"The DPRK can be considered the safest country in the world. As long as you have a basic common-sense and respect for the culture," the conference website claims. The U.N. disagrees.
Kim threatened to return to longer-range missile and nuclear tests as the United States refuses to budge on sanctions relief.
Joe Scarborough's remarks came after Kim Jong Un asserted this week that North Korea "will never" denuclearize.
"He likes me, I like him, we get along," Trump said of Kim Jong Un, after the North Korean leader announced his intentions to expand his weapons arsenal.
President Donald Trump said he thinks North Korea's Kim Jong Un is a "man of his word" after the despot warned the world that Pyongyang will soon have a "new strategic weapon."
Kim also condemned the U.S. for refusing to lift sanctions in order to advance their historic, yet stalling, denuclearization-for-peace process.
China and Russia want stability in the Persian Gulf and the Korean Peninsula and they increasingly feel they have what it takes to work toward it, even if the United States has its own plans.
"Where's the Republican leadership in Congress to say 'no'?" Senator Ben Cardin asked in an interview with Fox News Sunday.
With Christmas morning looming, Trump seemed unconcerned about North Korea's "gift" warning and said the U.S. would handle whatever comes along "very successfully."
Bolton, whom Trump ousted from the position in September, wrote in a tweet that more "effective" policy would be needed to keep the United States and its allies safe from North Korea.
North Korea has set an end-of-year deadline for U.S. officials to break the deadlock in denuclearization talks, or receive a "Christmas gift."
The former national security advisor said he does not think North Korea will ever voluntarily surrender its nuclear weapons, regardless of what Kim Jong Un tells Trump.
The Council on Foreign Relations' Center for Preventive Action's evaluation of 30 ongoing or potential conflicts indicates more threats in global unrest that could affect Washington's international goals than the U.S. has seen in the past decade.
China and Russia confirmed they have circulated a draft resolution for United Nations Security Council members to partially lift sanctions against North Korea as talks with the U.S. stall.
Even as the year ends with no denuclearization-for-peace deal, U.S. special representative for North Korea Stephen Biegun maintained, "It is not yet too late" to achieve peace on the Korean Peninsula.
Special envoy Stephen Biegun said that any new weapons tests or provocations by the North would be "most unhelpful" with negotiations stalled.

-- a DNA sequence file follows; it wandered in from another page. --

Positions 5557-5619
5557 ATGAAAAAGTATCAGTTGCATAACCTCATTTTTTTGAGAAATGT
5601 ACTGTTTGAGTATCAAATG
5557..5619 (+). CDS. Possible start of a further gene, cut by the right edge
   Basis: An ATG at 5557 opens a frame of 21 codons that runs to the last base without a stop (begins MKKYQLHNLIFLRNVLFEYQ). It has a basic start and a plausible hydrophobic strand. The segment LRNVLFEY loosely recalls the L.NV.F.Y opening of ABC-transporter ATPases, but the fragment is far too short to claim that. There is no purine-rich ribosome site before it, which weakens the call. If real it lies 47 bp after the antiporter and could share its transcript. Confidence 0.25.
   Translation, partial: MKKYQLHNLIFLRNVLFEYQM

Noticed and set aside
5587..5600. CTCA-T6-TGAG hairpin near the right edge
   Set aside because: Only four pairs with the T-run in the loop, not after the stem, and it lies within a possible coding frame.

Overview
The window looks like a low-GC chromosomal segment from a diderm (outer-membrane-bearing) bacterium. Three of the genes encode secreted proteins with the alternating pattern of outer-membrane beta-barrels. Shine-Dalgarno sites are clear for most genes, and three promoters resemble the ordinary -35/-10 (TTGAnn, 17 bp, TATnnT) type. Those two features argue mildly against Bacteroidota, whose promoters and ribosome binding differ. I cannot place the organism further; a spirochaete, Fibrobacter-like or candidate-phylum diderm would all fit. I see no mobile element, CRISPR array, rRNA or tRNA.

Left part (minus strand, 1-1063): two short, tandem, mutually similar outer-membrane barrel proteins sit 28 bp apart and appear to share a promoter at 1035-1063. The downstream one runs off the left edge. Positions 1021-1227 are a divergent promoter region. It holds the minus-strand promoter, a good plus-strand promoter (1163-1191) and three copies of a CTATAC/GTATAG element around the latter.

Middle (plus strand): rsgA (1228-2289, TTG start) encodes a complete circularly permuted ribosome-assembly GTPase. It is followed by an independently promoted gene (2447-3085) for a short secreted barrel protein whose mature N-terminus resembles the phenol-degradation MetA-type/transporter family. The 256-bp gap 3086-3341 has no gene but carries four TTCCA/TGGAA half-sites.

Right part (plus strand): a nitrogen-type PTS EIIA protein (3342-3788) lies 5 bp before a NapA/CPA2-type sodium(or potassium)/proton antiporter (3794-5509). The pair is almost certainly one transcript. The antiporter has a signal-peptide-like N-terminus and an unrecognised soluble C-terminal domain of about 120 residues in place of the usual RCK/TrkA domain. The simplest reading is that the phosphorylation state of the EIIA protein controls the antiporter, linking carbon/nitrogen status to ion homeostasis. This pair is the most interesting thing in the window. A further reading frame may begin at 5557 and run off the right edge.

The U.S. urged fellow Security Council members to "act accordingly" in response to threats or provocation from Pyongyang amid stalled denuclearization talks.
If North Korea's "Christmas gift" turns out to be a nuclear or long-range missile test, Harry Kazianis says "get ready for maximum pressure 2.0: More sanctions, more nasty tweets and threats of nuclear war."
Officials warned that such a move could crash the South Korean stock market, but the president reportedly ordered staff, "Go do it!"
With an end-of-year deadline looming, tensions are high between the U.S. and North Korea.
North Korea is running out of patience with President Donald Trump as supreme leader Kim Jong Un's year-end deadline rapidly approaches with no set meeting date, much less a deal.
The president touted his relationship with the North Korean leader despite tensions escalating as Kim Jong Un imposed a deadline for denuclearization talks.
"Symbolism is very big for Kim. Look, it's business as usual in North Korea," Jack Jacobs told MSNBC.
Little of note has been achieved in the 18 months since President Donald Trump and Kim Jong Un signed a vague agreement on denuclearization in Singapore.
The United States has broken off talks with both North Korea and South Korea ahead of schedule, a hard-ball tactic with mixed results among friends and foes alike.
As North Korean leader Kim Jong Un observed parachute landings, a foreign ministry adviser warned the U.S. that "we are no longer interested in such talks that bring nothing to us."
Mark Esper's announcement comes after Japan's Defense Chief Taro Kono warned the U.S. official that such an "act of goodwill" will not likely persuade North Korea to change his mind.
North Korea's official news agency said South Korea "will have to face horrible war disasters after getting entangled in the world's hottest issues the U.S. interfere in."
Scientists have used satellite data to determine the size of the bomb North Korea detonated in 2017. Results suggest it could have been twice as powerful as U.S. intelligence predicted at the time.
North Korea has lodged multiple protests over planned joint U.S.-South Korean war games, and said Wednesday it would respond to force in kind.